BMCR 2016.12.20

Byzantine Readings of Ancient Historians: Texts in Translation, with Introductions and Notes. Routledge Classical Translations

, Byzantine Readings of Ancient Historians: Texts in Translation, with Introductions and Notes. Routledge Classical Translations. London; New York: Routledge, 2015. vi, 188. ISBN 9780415732321. $120.00.


The book under review provides a selection of Byzantine texts that comment upon the works of ancient historians. The selection includes Xenophon; the Excerpta historica of Konstantinos VII; scholia on Zosimos, Thucydides, and Diodoros of Sicily; and historical essays by Theodoros Metochites and, finally, Dionysius of Halikarnasos. These chapters are preceded by an introduction.

The introduction presents Kaldellis’s reasoning for collecting these particular texts. As he explains, the reception of a text is often understood by both classicists and Byzantinists as “a subordinate project to the study of its original form and meaning and of the context of its creation, or ‘first life’” (p. 2). Thus, “[n]o scholar of Plato cares how Prodromos read Plato” (p. 2). Kaldellis contends that such attitudes result from a poor understanding of the value of reception studies. Although he is certainly correct, I doubt that modern scholars of reception limit themselves to such a narrow view of their field. Reception is more about understanding later times through the lens of an artefact, be it a literary work or an artwork. While I am unsure if any scholar of Plato has ever cared about how Prodromos read him, it is obvious that a scholar who deals with the reception of Plato must be very much interested in both understanding how Plato was recycled and re-used in later times, and how the writers or scholars reading Plato were influenced by him and responded to him. Kaldellis seems to create an issue where none need exist; the kind of reception he criticizes belongs largely to the past.

The mechanics of reception are always multi-layered, involving selection, preservation, explanation, and finally a response. The aim of Kaldellis’s book, and the larger project behind it that has guided his selection of texts, is to reveal this very mechanism of appropriation—what was selected, for what purpose, for what audience, how these texts shaped Byzantine historical thinking, and how the Byzantines, in turn, created “the canon of Greek historiography” (p. 1). Ultimately, his understanding of reception is not so far removed from how it is understood by modern reception scholars.

The introduction also serves as a field guide to the Byzantine reception of ancient historiography which will be highly informative for those less familiar with the methodology of Byzantine studies. Similarly, Kaldellis’s emphasis on the need to study manuscript tradition and, equally important, to study a single text not in isolation but in the context of other works transmitted in the same manuscript (as done by many contemporary Byzantine scholars) is praiseworthy.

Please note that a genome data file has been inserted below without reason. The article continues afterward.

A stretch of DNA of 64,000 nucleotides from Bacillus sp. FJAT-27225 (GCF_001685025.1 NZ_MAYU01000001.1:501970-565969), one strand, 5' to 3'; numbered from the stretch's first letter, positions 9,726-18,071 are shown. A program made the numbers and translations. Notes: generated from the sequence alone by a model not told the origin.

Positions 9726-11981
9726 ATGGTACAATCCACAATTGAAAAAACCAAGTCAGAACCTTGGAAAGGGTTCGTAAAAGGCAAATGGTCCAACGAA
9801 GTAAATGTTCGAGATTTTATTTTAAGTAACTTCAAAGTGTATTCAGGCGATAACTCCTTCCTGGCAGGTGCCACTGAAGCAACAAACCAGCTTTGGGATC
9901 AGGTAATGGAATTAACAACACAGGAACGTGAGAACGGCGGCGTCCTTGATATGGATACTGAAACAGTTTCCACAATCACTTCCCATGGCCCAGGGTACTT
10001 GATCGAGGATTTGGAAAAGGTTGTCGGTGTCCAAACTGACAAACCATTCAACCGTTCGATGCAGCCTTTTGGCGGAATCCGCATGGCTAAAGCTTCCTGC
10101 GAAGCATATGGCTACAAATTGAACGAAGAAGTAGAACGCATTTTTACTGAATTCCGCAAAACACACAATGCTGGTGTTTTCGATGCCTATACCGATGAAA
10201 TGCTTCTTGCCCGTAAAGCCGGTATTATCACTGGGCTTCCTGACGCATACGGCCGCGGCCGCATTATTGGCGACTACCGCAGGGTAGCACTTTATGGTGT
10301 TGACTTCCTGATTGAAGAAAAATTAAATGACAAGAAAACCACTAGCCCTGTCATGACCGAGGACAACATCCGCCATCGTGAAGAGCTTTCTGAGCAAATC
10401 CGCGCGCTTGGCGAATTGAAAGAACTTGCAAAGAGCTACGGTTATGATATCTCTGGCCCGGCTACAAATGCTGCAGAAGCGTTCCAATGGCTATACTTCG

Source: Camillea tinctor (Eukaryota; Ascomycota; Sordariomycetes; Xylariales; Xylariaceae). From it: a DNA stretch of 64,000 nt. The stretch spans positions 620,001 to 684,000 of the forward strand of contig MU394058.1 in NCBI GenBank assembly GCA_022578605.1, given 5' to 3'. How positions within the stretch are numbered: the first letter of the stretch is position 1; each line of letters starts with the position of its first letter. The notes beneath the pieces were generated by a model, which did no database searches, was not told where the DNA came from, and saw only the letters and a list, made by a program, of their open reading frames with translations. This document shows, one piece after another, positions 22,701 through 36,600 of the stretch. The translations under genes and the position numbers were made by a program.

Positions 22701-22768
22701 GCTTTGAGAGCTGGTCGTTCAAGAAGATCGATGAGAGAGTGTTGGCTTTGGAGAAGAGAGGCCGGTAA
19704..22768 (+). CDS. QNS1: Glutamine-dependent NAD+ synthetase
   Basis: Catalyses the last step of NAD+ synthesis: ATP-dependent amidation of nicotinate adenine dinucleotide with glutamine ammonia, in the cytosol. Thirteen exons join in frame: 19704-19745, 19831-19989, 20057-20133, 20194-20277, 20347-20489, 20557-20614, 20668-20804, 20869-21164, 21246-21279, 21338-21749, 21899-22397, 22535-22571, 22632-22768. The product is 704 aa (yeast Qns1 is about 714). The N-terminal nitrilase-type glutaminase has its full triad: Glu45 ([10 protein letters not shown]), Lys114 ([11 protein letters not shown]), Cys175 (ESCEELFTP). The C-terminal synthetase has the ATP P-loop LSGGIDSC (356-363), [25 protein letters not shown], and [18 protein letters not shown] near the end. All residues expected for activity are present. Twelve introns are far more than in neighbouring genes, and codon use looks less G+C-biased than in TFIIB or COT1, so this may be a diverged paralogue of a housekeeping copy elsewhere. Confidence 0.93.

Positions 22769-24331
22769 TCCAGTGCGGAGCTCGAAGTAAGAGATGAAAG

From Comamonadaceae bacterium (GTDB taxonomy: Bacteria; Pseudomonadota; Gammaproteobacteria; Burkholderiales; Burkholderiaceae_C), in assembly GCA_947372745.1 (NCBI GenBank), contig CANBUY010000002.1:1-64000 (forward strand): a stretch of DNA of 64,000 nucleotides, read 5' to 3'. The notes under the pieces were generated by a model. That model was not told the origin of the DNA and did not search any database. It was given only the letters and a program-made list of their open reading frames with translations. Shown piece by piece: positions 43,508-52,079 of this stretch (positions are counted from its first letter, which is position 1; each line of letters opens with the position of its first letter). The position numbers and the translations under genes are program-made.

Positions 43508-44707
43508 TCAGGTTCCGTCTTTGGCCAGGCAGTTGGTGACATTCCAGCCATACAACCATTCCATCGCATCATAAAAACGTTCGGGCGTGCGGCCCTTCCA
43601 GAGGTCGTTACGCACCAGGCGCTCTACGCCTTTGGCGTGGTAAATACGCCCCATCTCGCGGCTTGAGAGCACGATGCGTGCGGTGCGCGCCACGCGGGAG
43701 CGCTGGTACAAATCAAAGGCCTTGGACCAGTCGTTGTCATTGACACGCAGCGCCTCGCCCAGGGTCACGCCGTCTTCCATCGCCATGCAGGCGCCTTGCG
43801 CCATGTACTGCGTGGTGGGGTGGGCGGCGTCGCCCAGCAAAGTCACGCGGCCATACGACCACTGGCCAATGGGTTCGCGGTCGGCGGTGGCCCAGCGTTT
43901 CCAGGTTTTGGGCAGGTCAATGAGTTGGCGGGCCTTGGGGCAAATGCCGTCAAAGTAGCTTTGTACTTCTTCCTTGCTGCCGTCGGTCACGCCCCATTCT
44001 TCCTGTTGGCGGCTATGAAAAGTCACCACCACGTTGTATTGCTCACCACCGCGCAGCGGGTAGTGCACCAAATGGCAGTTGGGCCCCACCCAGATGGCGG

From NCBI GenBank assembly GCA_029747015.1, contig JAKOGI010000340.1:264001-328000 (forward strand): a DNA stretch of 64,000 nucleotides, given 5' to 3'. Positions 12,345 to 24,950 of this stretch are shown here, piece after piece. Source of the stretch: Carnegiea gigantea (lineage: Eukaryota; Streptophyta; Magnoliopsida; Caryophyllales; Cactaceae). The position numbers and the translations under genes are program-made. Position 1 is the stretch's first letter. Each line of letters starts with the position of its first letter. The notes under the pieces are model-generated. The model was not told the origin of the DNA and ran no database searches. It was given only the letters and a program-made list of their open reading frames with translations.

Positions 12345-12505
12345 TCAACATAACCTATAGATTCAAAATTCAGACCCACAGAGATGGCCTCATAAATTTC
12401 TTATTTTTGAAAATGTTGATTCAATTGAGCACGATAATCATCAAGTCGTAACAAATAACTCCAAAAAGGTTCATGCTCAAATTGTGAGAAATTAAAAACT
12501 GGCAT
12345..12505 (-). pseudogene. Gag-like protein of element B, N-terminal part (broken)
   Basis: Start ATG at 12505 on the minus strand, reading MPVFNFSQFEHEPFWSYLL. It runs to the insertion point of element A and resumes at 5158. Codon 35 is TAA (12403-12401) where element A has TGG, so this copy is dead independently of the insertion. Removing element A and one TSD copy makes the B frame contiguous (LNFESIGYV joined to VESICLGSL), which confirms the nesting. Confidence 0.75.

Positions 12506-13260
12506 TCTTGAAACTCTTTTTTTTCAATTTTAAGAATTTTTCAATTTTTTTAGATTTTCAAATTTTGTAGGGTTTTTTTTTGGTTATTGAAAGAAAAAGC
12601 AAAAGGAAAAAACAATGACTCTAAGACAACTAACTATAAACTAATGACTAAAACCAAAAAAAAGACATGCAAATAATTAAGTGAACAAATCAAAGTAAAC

The contents of the chapters vary because each discusses distinctly different material. For instance, the chapter on Xenophon is a detailed analysis of a poem addressed to Leo VI (30 lines), while the chapter on Metochites offers translations of three of Metochites’ Σημειώσεις γνωμικαί (nos. 93, 113, 116). The chapter on Tzetzes’ scholia to Thucydides offers a translation of each scholion accompanied by pertinent explanations and notes. The chapter on the scholia on Diodoros of Sicily including the scholia written most likely by Niketas Choniates (Kaldellis follows here Mazzucchi’s argument about the authors of the scholia in Vat. gr. 130) is organized in the same way. The largest portion of the book is given to Ioannes Kanaboutzes’ Commentary on the Roman Antiquities of Dionysios of Halikarnassos. This work, written by a fifteenth- century, Greek-speaking, Orthodox subject of the Gattilusi, perhaps shortly before the conquest of Constantinople, stands out in the volume as the only piece apparently not written with the Byzantine reader in mind. Although Kanaboutzes dedicated the work to “my most elevated and magnificent lord of Ainos and Samothrace” (that is, Palamede Gattilusio, p. 114), Kaldellis rightly claims that this commentary provided a voice in a discussion that must have been important for the Orthodox, Greek- speaking communities living under Latin rule: “He [Kanaboutzes] was looking for ways to reconcile ideologically modern “Romans” and “Greeks,” and his commentary is an exercise in this direction” (p. 114).

Kaldellis’s translations are a pleasure to read. The notes and introductions to the translations will surely be highly informative for readers without knowledge of Byzantine history. Occasionally it would be helpful to see the original texts, but I understand that providing the Greek texts was not the aim of the volume.

The editorial note states that the book will serve as an important resource for scholars and students of ancient history. This volume is intended for a general audience, but undoubtedly Byzantinists will profit from reading it as well (for instance, we learn that Niketas Choniates might have been a redhead, p. 87). I appreciate how the book depicts the ancient and Byzantine approaches, demonstrating how each tradition can complement and —even if it sounds paradoxical — explain the other. Kaldellis’s book stands as yet another success in making Byzantine intellectual culture more accessible.